Children who remember their past lives as monks

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BubbaBuddhist
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Re: Children who remember their past lives as monks

Postby BubbaBuddhist » Fri Oct 19, 2012 10:58 pm

Amadeus Mozart isn't really a mystery; after all he had plenty pf musical training. However, Blind Tom Wiggins is a true enigma:

http://en.wikipedia.org/wiki/Blind_Tom_Wiggins

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Re: Children who remember their past lives as monks

Postby daverupa » Fri Oct 19, 2012 11:05 pm

autistic savant =/= true enigma
    "And how is it, bhikkhus, that by protecting oneself one protects others? By the pursuit, development, and cultivation of the four establishments of mindfulness. It is in such a way that by protecting oneself one protects others.

    "And how is it, bhikkhus, that by protecting others one protects oneself? By patience, harmlessness, goodwill, and sympathy. It is in such a way that by protecting others one protects oneself.
- Sedaka Sutta [SN 47.19]

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Re: Children who remember their past lives as monks

Postby Philovitist » Tue Oct 23, 2012 1:00 am

How does it contradict all we know about human inheritance?

if a father and mother are clever you would expect the child to be clever. That could be either (i) because the child inherited their good brains (ii) the fortunate circumstance attracted a powerful consciousness for rebirth. (iii) a combination of the two. Can't see any contradiction there.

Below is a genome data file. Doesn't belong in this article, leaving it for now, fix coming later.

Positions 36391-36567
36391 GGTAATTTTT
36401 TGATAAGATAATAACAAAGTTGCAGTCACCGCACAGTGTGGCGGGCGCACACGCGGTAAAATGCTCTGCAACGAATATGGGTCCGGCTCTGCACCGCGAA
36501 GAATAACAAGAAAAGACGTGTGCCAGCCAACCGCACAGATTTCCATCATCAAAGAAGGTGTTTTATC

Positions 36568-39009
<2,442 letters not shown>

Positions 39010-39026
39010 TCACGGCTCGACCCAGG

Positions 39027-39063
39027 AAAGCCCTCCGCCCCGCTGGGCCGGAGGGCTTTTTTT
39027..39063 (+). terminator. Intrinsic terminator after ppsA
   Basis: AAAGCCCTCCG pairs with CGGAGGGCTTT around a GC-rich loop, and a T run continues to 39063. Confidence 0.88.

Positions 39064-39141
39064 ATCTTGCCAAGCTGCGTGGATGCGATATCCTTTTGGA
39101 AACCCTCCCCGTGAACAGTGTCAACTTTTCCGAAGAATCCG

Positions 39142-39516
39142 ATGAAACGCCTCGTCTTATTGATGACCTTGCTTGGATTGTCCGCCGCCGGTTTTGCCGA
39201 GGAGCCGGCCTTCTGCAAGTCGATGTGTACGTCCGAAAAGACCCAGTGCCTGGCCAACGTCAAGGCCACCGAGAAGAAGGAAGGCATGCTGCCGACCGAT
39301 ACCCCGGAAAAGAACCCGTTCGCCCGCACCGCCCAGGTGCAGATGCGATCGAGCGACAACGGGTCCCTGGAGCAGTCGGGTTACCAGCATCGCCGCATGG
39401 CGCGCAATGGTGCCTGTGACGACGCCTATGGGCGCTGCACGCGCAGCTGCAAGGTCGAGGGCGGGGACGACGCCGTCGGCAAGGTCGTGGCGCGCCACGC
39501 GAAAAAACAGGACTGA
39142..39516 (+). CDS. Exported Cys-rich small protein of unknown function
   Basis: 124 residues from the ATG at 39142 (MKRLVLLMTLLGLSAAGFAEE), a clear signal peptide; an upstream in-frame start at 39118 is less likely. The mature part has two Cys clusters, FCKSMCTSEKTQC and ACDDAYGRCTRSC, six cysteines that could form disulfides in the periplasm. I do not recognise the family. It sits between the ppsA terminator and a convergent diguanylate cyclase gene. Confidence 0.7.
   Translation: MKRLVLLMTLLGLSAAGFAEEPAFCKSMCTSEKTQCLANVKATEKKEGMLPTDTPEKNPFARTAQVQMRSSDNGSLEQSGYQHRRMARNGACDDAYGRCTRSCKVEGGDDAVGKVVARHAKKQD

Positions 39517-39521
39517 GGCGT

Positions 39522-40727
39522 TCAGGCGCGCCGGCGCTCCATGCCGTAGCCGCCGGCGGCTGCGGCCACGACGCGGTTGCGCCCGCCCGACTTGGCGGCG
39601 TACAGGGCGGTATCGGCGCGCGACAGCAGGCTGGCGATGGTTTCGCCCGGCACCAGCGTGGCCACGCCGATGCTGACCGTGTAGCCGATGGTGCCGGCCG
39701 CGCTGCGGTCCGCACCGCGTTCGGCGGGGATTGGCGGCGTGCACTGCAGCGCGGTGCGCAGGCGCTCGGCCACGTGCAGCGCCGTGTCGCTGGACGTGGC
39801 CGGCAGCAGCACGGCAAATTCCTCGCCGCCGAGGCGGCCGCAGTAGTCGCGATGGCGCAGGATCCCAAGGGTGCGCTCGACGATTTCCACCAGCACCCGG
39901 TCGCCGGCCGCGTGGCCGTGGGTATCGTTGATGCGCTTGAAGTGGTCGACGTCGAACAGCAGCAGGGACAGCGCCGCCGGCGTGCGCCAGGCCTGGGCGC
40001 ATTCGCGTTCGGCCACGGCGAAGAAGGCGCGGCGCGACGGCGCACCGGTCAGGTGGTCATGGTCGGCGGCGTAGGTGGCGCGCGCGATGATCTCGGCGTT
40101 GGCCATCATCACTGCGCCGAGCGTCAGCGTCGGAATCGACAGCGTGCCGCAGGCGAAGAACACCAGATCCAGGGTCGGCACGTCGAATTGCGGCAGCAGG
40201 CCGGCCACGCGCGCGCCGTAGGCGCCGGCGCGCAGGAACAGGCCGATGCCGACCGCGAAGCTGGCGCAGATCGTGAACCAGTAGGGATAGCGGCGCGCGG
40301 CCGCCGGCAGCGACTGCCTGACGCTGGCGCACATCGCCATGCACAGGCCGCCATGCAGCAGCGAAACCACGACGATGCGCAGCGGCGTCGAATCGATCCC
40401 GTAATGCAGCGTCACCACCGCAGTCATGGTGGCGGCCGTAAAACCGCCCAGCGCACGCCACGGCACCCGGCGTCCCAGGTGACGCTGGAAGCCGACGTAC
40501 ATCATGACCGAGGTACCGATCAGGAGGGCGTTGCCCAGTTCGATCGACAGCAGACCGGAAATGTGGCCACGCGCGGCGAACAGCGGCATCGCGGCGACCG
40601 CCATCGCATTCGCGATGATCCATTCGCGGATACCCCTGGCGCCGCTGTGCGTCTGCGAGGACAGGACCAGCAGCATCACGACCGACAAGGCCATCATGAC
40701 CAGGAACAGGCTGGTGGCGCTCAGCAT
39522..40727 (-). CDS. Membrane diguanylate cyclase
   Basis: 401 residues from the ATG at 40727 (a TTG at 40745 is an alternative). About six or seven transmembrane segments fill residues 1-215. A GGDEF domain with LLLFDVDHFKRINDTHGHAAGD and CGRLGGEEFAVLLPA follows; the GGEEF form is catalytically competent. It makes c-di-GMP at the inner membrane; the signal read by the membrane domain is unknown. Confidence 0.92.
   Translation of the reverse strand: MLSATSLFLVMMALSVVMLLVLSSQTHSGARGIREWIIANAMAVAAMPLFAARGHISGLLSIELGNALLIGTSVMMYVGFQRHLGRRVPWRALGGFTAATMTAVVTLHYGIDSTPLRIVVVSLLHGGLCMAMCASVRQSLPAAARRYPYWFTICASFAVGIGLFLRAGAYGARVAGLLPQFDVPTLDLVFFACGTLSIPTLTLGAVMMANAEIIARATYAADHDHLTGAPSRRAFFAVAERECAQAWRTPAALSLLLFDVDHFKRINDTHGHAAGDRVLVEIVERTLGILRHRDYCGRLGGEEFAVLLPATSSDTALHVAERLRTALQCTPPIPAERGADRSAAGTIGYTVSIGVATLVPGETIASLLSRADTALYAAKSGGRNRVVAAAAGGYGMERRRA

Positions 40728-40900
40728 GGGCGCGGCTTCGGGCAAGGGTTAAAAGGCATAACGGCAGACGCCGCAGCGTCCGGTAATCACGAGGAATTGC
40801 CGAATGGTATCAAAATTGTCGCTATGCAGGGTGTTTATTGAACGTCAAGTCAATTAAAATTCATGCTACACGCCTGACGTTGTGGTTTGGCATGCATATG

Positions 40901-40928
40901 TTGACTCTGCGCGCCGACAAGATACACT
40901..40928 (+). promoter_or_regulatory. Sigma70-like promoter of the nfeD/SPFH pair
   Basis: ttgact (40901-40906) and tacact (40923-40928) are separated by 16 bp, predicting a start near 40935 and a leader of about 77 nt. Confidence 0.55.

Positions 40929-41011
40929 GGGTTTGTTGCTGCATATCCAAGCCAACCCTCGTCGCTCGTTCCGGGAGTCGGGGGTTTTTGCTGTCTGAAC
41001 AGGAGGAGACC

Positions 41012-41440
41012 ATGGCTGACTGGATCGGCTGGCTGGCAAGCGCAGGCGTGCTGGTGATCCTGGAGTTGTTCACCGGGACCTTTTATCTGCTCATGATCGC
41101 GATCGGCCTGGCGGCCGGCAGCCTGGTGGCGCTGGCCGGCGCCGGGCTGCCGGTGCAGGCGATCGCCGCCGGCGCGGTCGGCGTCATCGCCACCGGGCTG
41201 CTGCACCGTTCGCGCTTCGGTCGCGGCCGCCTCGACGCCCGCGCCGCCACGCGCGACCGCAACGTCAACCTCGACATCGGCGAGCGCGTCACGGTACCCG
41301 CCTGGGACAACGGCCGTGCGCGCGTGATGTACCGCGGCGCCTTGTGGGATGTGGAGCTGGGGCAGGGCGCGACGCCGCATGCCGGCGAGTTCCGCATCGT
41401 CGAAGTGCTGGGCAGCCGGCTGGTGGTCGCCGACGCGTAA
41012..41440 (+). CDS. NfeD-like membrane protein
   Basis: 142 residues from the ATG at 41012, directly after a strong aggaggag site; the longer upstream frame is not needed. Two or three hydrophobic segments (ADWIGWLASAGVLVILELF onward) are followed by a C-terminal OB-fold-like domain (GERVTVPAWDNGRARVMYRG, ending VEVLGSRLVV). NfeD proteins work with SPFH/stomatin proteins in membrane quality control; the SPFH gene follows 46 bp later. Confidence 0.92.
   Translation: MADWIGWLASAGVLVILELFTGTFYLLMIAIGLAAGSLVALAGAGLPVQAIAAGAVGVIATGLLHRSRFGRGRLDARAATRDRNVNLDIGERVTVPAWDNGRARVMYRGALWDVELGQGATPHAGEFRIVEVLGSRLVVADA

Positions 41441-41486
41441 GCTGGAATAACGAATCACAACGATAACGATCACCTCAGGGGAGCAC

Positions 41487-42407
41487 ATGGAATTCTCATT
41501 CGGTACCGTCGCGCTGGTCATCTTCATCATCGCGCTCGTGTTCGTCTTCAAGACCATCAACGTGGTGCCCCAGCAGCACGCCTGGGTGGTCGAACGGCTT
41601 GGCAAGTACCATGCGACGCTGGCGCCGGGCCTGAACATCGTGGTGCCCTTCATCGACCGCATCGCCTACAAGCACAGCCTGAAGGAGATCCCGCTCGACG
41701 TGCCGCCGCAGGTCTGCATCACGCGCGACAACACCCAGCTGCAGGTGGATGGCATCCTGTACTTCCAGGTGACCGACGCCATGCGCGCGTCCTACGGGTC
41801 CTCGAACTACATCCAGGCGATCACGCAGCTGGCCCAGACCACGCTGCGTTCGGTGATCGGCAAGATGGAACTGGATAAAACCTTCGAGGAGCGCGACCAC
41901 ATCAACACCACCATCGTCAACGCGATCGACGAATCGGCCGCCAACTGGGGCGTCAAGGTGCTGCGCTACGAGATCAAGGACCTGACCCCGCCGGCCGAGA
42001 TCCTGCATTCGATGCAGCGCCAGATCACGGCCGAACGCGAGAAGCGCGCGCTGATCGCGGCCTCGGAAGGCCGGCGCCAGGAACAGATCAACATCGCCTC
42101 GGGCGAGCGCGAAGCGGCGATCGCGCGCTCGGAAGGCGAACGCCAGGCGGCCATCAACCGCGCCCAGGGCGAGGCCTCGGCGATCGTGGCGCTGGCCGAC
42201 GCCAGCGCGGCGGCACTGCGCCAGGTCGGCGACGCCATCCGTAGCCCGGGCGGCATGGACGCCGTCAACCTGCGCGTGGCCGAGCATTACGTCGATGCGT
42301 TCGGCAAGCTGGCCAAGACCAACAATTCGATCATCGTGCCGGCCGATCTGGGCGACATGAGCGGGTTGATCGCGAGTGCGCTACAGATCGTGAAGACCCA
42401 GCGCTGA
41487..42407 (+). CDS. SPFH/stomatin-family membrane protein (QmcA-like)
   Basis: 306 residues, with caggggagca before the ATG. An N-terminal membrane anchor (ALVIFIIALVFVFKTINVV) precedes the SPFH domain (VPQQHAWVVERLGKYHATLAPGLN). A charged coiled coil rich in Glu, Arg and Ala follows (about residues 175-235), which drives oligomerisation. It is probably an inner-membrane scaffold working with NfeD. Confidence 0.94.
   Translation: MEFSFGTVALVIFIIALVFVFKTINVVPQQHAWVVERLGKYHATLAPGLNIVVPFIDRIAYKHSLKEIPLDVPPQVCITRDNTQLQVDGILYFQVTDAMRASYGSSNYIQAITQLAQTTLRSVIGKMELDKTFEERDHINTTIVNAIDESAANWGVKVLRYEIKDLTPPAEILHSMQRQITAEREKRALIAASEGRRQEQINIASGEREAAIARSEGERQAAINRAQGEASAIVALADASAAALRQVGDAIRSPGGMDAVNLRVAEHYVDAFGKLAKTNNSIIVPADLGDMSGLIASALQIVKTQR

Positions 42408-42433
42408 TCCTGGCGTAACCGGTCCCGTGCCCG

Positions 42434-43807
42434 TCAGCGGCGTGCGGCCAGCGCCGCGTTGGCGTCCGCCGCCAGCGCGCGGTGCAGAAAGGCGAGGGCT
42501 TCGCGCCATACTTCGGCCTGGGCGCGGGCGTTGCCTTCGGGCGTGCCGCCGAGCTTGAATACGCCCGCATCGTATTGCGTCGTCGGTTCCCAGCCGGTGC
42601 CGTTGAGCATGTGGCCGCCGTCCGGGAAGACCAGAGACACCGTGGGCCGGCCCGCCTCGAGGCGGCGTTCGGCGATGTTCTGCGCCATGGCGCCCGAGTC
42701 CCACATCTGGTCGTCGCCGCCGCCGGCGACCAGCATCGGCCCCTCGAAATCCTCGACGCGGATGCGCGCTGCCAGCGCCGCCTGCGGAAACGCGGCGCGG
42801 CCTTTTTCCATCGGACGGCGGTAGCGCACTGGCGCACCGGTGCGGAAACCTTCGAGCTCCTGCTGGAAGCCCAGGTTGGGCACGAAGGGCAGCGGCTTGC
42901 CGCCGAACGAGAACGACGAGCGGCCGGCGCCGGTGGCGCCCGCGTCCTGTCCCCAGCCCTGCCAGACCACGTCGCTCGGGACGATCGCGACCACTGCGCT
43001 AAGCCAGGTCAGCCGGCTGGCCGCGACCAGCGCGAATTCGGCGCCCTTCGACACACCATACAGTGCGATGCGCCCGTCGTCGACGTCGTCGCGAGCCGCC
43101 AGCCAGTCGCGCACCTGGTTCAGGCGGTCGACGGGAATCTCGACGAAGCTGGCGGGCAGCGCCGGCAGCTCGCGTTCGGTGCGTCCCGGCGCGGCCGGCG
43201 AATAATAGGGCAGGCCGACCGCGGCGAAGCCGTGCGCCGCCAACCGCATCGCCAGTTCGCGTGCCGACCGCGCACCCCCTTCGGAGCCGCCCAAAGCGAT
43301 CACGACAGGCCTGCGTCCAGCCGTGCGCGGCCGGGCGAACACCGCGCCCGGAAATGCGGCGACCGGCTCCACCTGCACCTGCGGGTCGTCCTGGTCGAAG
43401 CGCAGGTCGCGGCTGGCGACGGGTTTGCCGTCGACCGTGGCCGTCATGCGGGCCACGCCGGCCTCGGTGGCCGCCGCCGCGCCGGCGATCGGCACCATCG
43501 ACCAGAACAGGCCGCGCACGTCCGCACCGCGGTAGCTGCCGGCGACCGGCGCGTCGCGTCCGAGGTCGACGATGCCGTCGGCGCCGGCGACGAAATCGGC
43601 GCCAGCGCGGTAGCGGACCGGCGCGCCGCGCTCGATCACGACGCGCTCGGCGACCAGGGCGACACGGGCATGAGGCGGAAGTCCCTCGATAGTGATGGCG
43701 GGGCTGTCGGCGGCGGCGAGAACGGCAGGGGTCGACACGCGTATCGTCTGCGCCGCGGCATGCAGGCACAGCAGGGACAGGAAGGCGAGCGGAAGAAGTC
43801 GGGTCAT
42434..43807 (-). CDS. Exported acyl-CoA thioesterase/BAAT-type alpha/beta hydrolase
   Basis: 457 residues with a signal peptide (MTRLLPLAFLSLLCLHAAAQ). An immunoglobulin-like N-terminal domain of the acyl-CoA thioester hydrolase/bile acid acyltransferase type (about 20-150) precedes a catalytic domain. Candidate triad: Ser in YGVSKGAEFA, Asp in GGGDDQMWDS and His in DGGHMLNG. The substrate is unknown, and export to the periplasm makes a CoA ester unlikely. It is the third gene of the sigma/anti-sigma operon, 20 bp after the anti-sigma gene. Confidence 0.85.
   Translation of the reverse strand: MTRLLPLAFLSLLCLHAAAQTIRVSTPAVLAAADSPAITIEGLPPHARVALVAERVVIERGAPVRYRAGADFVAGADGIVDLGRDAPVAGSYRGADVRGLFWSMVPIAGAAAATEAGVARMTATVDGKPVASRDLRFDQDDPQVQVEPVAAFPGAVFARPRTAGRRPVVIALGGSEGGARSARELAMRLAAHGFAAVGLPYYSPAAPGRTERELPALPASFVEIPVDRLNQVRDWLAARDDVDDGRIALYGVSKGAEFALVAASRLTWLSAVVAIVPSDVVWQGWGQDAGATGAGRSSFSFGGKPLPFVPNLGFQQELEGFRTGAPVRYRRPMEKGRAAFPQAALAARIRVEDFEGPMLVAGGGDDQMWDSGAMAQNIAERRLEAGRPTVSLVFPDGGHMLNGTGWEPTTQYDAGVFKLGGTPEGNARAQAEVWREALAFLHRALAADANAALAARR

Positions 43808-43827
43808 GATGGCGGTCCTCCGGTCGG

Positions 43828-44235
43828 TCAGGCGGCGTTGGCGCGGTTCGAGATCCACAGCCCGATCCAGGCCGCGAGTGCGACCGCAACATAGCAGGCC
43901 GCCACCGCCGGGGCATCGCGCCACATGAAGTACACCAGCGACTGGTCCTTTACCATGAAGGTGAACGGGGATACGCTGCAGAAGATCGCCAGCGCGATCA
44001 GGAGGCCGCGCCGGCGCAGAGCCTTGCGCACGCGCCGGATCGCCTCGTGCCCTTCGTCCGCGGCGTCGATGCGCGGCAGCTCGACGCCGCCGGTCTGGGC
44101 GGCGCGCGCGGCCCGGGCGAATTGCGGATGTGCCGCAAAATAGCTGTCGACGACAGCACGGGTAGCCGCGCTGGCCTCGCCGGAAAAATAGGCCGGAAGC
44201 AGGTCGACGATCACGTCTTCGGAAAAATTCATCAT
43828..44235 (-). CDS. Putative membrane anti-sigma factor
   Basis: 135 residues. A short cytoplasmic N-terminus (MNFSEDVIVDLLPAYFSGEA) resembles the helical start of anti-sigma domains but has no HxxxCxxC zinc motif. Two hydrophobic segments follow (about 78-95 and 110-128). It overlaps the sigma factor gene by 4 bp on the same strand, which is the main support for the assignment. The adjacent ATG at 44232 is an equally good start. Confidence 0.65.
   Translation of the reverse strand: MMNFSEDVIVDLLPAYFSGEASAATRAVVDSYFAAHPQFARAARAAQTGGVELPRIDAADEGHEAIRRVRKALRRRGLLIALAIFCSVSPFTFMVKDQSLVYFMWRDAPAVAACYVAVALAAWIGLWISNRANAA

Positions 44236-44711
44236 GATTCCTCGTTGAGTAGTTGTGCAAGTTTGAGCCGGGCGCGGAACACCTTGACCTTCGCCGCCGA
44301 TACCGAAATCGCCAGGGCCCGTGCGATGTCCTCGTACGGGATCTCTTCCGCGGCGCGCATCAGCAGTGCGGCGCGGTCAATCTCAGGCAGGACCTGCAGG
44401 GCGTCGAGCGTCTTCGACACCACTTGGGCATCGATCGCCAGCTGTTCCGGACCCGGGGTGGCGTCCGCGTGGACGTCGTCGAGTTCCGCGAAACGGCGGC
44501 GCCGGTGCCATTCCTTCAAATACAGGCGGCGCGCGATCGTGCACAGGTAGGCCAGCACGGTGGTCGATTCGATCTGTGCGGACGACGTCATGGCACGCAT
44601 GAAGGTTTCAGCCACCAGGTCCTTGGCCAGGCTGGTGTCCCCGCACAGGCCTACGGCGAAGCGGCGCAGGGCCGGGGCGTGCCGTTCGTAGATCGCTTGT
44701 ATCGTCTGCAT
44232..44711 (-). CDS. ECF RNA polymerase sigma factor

Well, once you get to the down and dirty of it — molecular genetics — there is no stage in the mechanical processes underlying inheritance that seems to directly suggest the "attraction of a powerful consciousness". Not in the steps involved in the production of the gamete, nor in initial brain development.

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Re: Children who remember their past lives as monks

Postby BubbaBuddhist » Tue Oct 23, 2012 1:28 am

And where do you get me? Mom and Dad, as ignorant as dirt. Entire family drunken oafs in fact. My environment and background was violent and culturally vacuous. Yet at an early age (preschool) I learned to read and worked my way through an old set of encyclopaedia, instantly loved classical music and literature, and as soon as I found Buddhism took to it as if it were home. How ignorant were my folks? When I brought home 'As' on my report card, they didn't praise me, but said things like "You think you're better than us, don't you?" :jumping: At one point, I think I was twelve or so, I responded, "Well, yes--I do." Neither genetics nor environment account for my character, unless you label me a mutation. Or maybe the milkman--or possibly the postman--was an out-of-work professor of classical literature who caught my mom one morning in an amorous mood. Not only am I the only member of my family to complete high school and go to college, I had to prove it wasn't a fluke and I earned three college degrees.

I always thought the stork made a mistake and I was originally scheduled for dropoff at an upper-class British family instead of a lower-class redneck Tennessee family. ROFL! If the Buddhist theory is correct then my gandhabba must have been inebriated and took a wrong turn.

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Re: Children who remember their past lives as monks

Postby santa100 » Tue Oct 23, 2012 2:05 pm

Philovitist wrote:
Well, once you get to the down and dirty of it — molecular genetics — there is no stage in the mechanical processes underlying inheritance that seems to directly suggest the "attraction of a powerful consciousness". Not in the steps involved in the production of the gamete, nor in initial brain development.